Opinion editorial from Tim McFarlane UP Education Chief Sales and Marketing Officer.
Let’s face it. The world is changing so fast it’s hard to keep up sometimes.
Covid just proved this when we were all forced to work from home or adapt our jobs to continue operating – with varying degrees of success.
How do we stay ahead of the curve and stay gainfully employed at the same time? Learning isn’t something that finishes when you graduate – or at least, it shouldn’t.
As business owners, it’s important to be able to keep up and adapt swiftly as industries experience dynamic change.
According to the World Economic Forum Future of Jobs report, 75 million jobs worldwide are expected to be displaced by 2022, while 133 million new jobs will be created.
What types of skills could you be learning to help you adapt and add value in your current role? How can you expand your skill set without compromising on your career momentum?
What would you like to be learning to widen your skillset and keep up with the demands of modern consumers?
Conversely, as a business owner, could you be offering upskilling opportunities to your employees to boost experience within your team, benefiting your business in the long term?
Rather than place their career in hiatus to undertake a prolonged, conventional qualification, people can opt for micro-credentials – short, low-cost online courses, which provide learners with a digital certification or an authenticated ‘digital badge’ when complete.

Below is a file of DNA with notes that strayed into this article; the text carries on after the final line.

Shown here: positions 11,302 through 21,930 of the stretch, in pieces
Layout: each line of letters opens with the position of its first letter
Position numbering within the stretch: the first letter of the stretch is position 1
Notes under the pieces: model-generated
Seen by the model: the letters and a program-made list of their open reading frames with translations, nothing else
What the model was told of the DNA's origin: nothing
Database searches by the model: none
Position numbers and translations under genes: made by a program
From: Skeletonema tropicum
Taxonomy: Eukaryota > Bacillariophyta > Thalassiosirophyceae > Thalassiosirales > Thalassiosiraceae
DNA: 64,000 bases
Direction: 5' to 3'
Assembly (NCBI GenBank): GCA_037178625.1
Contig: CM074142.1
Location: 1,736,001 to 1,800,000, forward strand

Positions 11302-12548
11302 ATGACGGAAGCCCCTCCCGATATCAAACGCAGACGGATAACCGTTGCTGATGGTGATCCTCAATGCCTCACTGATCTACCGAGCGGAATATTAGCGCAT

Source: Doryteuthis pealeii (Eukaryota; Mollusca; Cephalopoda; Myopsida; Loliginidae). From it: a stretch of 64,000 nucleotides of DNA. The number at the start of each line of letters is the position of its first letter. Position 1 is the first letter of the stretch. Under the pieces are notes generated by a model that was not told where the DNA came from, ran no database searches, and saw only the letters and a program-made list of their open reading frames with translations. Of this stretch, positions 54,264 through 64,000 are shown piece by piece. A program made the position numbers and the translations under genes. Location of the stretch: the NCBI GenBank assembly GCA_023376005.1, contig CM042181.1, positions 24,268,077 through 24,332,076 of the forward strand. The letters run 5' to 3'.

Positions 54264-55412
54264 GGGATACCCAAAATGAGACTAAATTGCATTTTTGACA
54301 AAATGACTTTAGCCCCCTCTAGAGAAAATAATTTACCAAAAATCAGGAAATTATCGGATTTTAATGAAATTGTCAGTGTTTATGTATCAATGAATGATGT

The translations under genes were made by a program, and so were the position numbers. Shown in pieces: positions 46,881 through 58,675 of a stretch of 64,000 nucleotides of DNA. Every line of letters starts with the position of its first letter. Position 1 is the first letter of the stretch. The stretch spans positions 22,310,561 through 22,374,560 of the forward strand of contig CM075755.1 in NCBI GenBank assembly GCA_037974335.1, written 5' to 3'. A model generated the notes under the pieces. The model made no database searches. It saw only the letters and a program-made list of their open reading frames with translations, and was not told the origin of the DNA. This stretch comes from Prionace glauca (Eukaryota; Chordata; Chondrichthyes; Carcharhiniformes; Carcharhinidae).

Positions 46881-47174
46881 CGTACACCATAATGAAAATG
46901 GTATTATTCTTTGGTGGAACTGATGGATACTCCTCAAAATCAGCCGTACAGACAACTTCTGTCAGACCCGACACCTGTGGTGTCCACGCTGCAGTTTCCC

Anyone in any stage of their professional career stands to gain from educational micro-credential courses to develop their abilities and stay current.
They are a new means of recognising and certifying peoples’ skills, knowledge, capabilities and accomplishments, and allow learners to connect with new opportunities.
With the speed at which new industries are emerging and new skills are needed to navigate the business world, the concept of micro-credentials is continuing to gain recognition.
The qualifications are becoming highly sought after within the professional landscape, with 95% of human resource managers actively seeking micro-credentials from potential candidates.
In this technological age, employers must ensure their team is fully equipped with a combination of both hard and soft skills.
Micro-credentials provide an opportunity to work with tertiary education providers and industry training organisations so Kiwis can continue to refine and calibrate their skills, and employers can take on new team members with the right expertise.
Digitisation is a key area for Kiwi businesses to upskill in, especially in the wake of COVID-19. Retraining or upskilling displaced workers in digital skills benefits them and improves the productivity and resilience of digital businesses and the economy as a whole.
The Digital Skills Forum notes that while there is strong demand for digital skills across all industries, New Zealand has tended to place an over-reliance on foreign rather than locally developed digital workers.
The strict, COVID-enforced border controls, likely to remain in place for some time, will hamper the ability of these skilled migrants to enter the country in the numbers required.
Micro-credentials give people a practical incentive to be life-long learners. In 2021, a year of renewal, micro-credentials will continue to gain recognition, offering Kiwi workers and employers alike wonderful opportunities to adapt and thrive.
This article was published on Stuff. Read more.